He replied swiftly. That is one of the first teachings of a break-up. You only need to mention it once, if only disguisedly, to make any reply rapid and coherent.

‘Sorry to hear about your break-up, dude.’

‘As it turns out we are looking for a house-sitter for October.’

‘Four cats and one dog, down in Amed, east coast of Bali.’

‘Write me a WhatsApp, much better than an email.’

Someone else said that when love cracks, other holes open to shine unexpected lights.

I replied as swiftly. ‘I’m in. Let me know exact dates.’ By bye Ireland, again.

BARCECHINA

I’m in Barcelona, that is where home became hell. It’s my last night. I’m flying to Bali in the morning. It’s almost October but it feels like July. I have deposited my unremarkable belongings in her attic. Leaving her the house and the books and the lamps and the housemates.

I have managed to secure a corpo fuck writing gig for the Spanish government – when love cracks, other holes shine a light. Leonard Cohen kind of said that, others have put it in myriad ways. Spanish gamblers have a rather self-indulgent expression: Afortunado en el juego, desafortunado en amores.

Bless me with your euros and corpo fuck me in South-East Asia.

I’ve secured the gig through a Catalan agency I usually write for. It is a terrible, damned, cursed gig. Except for the money – allegedly, the most terrible, damned and cursed creation of all. Invented by whom I wonder?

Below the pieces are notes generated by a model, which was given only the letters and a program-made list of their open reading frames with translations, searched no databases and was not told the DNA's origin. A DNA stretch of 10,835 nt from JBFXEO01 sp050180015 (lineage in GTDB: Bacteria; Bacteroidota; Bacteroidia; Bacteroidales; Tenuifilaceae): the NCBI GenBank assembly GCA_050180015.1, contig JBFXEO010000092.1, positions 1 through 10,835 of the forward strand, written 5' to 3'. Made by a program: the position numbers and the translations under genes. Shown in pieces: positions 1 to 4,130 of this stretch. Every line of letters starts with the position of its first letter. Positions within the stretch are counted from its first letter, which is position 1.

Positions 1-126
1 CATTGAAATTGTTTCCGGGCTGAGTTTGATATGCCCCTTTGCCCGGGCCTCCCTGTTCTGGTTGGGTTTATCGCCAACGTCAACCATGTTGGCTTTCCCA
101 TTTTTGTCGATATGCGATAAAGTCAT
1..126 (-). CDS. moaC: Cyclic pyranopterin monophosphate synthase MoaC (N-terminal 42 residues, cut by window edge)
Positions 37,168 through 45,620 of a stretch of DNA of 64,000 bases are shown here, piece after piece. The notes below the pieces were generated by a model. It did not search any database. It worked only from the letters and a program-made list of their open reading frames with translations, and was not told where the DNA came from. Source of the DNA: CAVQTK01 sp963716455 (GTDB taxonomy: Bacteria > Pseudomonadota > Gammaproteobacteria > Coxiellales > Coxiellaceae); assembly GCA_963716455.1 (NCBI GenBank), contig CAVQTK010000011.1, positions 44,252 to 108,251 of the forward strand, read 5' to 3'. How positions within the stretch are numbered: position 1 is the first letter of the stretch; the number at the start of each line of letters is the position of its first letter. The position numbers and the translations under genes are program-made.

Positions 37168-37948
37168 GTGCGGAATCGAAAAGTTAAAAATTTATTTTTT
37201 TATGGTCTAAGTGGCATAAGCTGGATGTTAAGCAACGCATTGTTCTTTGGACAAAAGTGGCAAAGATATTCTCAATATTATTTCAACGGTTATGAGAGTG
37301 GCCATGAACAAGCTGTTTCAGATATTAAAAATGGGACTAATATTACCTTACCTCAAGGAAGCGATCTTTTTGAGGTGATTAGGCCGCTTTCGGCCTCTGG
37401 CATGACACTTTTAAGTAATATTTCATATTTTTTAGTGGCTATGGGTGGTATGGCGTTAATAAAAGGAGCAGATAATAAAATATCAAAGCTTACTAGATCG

I’m staying over in my best mate’s apartment, my ultimate location when back in hell. It is a lovely place, except for the fuckt that my mate and his girlfriend are reproducing the same late night gymnastics I’ve been performing these past four months. Theirs is a fourteen-year relationship.

I’m out of the apartment most of the time, corpo fucking in random bars, either fancy ones with bikes hanging off walls and a menu exceedingly full of muffins and lattes, or in former neighbourhood bars, bares de barrio, now run by Chinese families after some sort of body snatchers episode.

Its window shops, its stools, its tables, its chairs, its ancient cockroaches, the plastic menus, the sign outside, even its name, everything has been preserved exactly like it was thirty years ago, but for the bartender’s native language. 

ALL THE PATIENTS ARE ABORTIONS

Somebody said once that that every break up carries with it the memory of all your previous ones. I did fuck away to Brazil right after the previous one and lived on my stories for El País for a year and a half. They added the title ‘correspondent’ beneath my name for each story, but failed to pay me as one.

A year later I was back here, where everything seems to be preserved in sticky dampness, burning all my journalistic bridges plus sixty quid a day, in silver foil.

It was twelve years ago. Then came Ireland. I promised myself it would never happen again.

‘Never be a journalist again, dude’.

You can never trust someone who says never, let alone a former journalist speaking about drugs. Or journalism.